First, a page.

Post divorce, I found myself on a low income and back in the rental market . With three school age children and a full time job, where I could live was limited not only financially but also geographically. We began by sharing a decent one bedroomed flat which took around 90% of my monthly income. After six months the over crowding became ridiculous and I managed to find a run down but slightly cheaper two bedroom flat. The landlord promised to do the necessary work and we moved.
We remained in that flat for almost five years, though the landlord broke every promise he made. The already decrepit bathroom was finished off by a leak which we endured more on than off for three years before the landlord finally had it properly repaired. By this point the kitchen floor was rotten through water damage and the plaster in the kitchen, bathroom and corridor was crumbling off the walls. There was black mould throughout the flat. The wall my ten year old son slept near was often wet rather than damp. The kitchen taps did not work and the room itself so unpleasant that we stopped cooking.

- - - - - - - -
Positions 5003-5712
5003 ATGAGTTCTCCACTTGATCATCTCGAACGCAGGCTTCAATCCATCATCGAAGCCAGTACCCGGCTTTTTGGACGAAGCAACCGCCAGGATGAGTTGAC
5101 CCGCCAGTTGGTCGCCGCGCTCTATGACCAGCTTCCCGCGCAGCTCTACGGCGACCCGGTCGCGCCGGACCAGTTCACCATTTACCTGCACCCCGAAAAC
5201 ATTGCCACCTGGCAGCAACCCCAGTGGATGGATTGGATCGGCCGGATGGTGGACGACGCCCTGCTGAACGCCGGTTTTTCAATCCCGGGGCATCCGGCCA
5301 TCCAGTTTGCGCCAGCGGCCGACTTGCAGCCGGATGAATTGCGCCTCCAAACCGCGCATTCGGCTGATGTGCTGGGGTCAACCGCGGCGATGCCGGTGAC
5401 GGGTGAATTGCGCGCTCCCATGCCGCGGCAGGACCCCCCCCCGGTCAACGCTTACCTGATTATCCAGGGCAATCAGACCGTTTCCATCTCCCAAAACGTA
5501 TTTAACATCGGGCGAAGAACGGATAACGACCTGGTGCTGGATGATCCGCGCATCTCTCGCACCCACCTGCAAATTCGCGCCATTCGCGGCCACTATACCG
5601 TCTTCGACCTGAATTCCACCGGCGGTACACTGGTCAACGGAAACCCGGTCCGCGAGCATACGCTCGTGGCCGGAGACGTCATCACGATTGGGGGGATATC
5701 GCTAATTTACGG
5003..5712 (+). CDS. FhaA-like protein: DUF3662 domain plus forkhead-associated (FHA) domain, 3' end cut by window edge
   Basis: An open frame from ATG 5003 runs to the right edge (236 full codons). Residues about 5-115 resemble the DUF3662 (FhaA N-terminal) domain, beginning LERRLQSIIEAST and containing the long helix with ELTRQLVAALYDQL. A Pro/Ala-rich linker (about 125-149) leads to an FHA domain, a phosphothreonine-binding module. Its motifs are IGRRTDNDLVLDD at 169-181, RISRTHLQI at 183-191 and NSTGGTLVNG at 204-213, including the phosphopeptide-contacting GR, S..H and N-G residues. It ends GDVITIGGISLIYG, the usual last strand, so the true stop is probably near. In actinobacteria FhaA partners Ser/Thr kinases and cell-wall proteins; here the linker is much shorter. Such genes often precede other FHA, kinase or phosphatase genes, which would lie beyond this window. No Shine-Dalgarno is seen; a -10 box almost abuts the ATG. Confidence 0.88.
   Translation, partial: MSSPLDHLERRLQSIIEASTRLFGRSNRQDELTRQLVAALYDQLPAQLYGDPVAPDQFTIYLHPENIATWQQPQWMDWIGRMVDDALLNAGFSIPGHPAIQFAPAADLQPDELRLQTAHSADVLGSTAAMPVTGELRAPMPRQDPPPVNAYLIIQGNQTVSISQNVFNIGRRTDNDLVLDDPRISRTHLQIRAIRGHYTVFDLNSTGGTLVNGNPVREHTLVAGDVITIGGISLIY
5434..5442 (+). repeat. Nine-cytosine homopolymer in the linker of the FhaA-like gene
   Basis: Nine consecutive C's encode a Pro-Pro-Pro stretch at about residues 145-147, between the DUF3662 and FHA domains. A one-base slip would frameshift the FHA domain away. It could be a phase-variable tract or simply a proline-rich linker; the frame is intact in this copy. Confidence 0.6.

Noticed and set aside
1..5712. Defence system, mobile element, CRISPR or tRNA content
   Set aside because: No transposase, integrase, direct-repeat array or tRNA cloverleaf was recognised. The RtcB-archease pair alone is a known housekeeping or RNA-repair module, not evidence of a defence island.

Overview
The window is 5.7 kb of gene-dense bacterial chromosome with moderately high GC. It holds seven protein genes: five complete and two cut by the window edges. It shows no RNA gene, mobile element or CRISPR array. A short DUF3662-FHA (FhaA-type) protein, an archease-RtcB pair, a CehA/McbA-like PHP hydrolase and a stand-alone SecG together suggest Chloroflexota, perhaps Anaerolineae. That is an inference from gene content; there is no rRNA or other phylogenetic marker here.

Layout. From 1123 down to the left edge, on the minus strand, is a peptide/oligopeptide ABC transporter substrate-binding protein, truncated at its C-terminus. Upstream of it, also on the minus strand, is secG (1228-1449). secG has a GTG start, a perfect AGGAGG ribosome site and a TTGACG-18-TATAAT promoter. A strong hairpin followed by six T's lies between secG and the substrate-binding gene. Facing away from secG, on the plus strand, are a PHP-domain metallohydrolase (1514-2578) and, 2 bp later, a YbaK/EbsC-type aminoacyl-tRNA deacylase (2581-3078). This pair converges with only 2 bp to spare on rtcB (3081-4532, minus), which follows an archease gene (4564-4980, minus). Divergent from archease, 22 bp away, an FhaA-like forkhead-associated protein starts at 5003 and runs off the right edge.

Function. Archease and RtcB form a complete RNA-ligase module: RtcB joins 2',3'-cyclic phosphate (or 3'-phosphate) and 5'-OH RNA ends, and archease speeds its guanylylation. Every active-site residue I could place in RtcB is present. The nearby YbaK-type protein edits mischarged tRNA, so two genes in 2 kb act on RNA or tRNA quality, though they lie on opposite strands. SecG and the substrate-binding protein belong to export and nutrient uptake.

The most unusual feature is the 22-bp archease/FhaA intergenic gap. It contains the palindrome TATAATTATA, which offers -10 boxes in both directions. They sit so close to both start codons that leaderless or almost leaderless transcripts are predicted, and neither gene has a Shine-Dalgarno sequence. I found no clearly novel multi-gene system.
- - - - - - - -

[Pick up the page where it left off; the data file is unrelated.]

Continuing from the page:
I began leading a double life. Out of the flat I was happy, successful and positive. In the flat I just went to bed. My daughter developed depression and her school attendance dropped dramatically. If she was not finding a way to stay with friends, she stayed in bed. My son developed asthma and went from being a jolly, sweet boy to a child who was worried about everything and very emotional. In time my younger children became occasional visitors rather than full members of our home, as being at their dad’s house was so much better for them.
In 2013 we hit crisis point. The local council forecast it would take another five years to find us social housing, yet my salary was such that I could not afford anywhere else. Ultimately I took a leap in the dark, asked family for help in scraping a deposit together, and took on a rent 50% higher than before.
Over night our health and well being improved. We were still stuck in the poverty trap – but we were the lucky ones. I have a permanent full time job and a reasonable salary. We have amazingly supportive family and friends. Many people don’t have that safety net.